I recently read an article where the writer was bemoaning the fact a text message led to a misunderstanding and she didn’t meet up with her friend. She admitted she only skimmed the text but said ‘the fault lies in the form of communication’. This made me think about the advantages and disadvantages of different forms of communication.
Firstly, I think it is up to the person wishing to make contact with another person to choose the most appropriate form of communication. One then needs to carefully pick the best words to convey the message. Even with careful thought it is possible there will be a miscommunication.
I find text messaging useful, especially when arranging to meet someone. There is a record of the time and place for both parties to refer to. When you arrange things via a phone call there is no written record. Sometimes it is difficult to hear on the phone especially if one or both parties are in a noisy place or a location where reception is poor.
Text messages can be read when it is an appropriate time. Yes, misunderstandings can occur especially when abbreviations are used or you hit a wrong letter or two. Predictive text can produce some ‘interesting’ results. It is a good idea to check a text before sending it, but I guess we have all been guilty of failing to do this.
Email can be useful too. Again, this form of communication can be read when the recipient has time. Emails are handy when you want to pass on specific information or it is the early hours of the morning when you have the time to communicate. They provide a written record.
A letter is a lovely way to communicate. It is a nice feeling to hold paper that has been in the hands of the writer. However, there is the disadvantage of the amount of time it takes for a letter to reach the recipient. Sometimes letters go astray or take a long time to arrive at their destination. I recently sent a letter to a friend who lives 400 kilometres away. It took over two weeks to reach her. I was interested to read there were three postal deliveries a day in the cities in the 1930s. Letters would have reached their destination more quickly back then.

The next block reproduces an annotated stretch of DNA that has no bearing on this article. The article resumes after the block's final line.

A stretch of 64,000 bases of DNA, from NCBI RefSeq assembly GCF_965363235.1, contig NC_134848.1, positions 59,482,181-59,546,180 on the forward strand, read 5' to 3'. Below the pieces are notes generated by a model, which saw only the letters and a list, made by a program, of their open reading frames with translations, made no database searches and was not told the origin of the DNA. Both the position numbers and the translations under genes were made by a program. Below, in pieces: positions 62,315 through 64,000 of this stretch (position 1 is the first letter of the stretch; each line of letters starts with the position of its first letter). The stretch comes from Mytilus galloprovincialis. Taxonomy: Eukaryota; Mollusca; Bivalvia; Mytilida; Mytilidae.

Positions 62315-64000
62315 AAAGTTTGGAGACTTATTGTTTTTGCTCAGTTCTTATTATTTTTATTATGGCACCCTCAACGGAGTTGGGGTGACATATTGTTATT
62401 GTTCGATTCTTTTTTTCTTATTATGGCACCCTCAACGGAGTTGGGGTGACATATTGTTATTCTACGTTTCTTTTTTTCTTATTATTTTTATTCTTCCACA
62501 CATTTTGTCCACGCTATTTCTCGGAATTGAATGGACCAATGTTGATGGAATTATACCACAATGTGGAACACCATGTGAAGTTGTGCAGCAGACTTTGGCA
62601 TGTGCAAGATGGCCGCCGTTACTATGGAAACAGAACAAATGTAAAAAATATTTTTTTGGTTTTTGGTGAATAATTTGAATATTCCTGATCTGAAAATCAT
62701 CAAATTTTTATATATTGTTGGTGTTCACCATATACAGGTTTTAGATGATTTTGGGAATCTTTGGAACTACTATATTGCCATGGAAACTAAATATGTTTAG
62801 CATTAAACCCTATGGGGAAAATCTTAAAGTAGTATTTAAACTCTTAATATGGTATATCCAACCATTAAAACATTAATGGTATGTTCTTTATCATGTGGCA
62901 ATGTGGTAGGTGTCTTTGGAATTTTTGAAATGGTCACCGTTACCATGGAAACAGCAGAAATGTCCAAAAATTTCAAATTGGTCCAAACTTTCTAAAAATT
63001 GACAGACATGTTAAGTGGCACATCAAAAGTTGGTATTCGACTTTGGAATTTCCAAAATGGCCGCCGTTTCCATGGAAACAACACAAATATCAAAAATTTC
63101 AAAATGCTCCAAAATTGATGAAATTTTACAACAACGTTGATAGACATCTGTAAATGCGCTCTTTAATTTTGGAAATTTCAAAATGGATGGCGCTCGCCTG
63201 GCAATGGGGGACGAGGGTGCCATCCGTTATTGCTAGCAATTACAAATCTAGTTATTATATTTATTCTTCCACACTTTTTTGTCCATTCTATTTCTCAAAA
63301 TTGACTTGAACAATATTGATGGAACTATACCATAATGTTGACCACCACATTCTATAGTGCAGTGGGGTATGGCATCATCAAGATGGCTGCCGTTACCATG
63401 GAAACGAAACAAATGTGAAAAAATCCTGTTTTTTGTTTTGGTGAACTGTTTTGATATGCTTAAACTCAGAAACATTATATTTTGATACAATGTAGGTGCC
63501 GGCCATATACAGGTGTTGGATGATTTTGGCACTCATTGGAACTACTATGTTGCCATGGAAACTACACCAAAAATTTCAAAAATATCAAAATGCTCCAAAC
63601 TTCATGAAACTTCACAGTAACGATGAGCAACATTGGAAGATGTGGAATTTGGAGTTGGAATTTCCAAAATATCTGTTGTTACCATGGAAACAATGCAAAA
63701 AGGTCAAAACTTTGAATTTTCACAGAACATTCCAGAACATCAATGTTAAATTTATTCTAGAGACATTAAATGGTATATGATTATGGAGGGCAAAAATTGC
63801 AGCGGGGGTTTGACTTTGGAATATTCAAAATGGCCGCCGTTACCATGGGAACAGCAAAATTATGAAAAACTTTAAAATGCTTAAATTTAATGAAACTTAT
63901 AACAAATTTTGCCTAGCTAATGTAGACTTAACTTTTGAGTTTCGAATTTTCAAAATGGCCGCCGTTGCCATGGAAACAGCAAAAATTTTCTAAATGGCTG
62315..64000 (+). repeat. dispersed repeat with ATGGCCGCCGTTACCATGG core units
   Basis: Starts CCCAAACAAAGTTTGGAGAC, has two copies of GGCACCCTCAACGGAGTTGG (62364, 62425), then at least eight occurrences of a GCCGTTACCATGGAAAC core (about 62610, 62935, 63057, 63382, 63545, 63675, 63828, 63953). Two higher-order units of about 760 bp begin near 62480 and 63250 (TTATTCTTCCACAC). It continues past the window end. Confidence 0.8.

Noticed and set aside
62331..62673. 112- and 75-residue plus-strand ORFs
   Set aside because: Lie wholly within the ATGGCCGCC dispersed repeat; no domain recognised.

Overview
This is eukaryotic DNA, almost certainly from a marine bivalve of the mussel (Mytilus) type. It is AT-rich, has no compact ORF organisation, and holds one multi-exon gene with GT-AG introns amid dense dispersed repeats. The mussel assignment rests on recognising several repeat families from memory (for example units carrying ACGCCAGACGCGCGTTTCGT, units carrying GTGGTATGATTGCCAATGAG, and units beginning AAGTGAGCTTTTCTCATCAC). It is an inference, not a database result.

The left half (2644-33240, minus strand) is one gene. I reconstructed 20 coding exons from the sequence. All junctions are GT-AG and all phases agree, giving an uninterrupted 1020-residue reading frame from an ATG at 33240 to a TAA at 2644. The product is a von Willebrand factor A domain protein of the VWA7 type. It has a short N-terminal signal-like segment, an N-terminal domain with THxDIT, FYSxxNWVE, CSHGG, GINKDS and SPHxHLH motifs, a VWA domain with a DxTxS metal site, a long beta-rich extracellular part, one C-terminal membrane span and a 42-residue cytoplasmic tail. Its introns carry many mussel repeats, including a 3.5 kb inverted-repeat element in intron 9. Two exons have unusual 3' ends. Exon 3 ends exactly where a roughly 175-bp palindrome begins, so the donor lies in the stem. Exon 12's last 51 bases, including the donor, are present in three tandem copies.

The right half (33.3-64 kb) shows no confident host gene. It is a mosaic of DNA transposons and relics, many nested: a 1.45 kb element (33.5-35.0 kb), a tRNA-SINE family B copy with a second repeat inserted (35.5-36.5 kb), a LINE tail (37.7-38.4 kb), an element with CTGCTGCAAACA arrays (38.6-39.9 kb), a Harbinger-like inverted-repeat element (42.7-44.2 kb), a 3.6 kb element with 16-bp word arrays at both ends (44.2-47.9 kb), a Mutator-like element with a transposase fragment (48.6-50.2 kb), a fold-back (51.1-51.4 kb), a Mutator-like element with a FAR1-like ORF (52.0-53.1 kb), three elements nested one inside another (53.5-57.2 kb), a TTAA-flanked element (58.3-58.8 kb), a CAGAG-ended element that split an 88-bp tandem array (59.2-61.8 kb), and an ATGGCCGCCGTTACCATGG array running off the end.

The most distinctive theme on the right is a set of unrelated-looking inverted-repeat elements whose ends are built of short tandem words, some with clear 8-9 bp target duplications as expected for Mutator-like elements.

Phone calls have the advantage of allowing you to hear the other person’s voice. Sometimes the tone of someone’s voice lets you know their mood. You have the to and fro of conversation and can ask questions immediately. As long as the reception is good and both people speak clearly you have a good chance of avoiding getting your wires crossed.
When circumstances make it possible to meet in person, this is a great way to communicate. As well as hearing the person talking you can pick up information from body language. Facial expressions are helpful. People with hearing difficulties may pick up some communication from lip reading.
Being in the company of someone you have a bond with makes a day special. There is nothing like spending time face to face with a good friend, talking, laughing and joking together. I like this quote from Anne Morrow Lindbergh, American aviator and author, ‘Good communication is as stimulating as black coffee, and just as hard to sleep after.’
We have a choice of communication methods and each has its advantages and disadvantages. It is up to the person conveying a message to chose the method they feel is best under the circumstances. They need to express themselves as clearly as possible. The recipient needs to check they have interpreted the message correctly if they have doubts.
No matter how careful one is from time to time there will be a misunderstanding. I remember a friend of my mother’s telling the following story. This lady had an accent. She had put in an order over the phone with her butcher who did deliveries. When she unpacked her order she was surprised to find a lamb’s fry which she had not ordered. She rang the butcher who said, ‘No that’s correct. You said, “The liver (deliver) as usual”’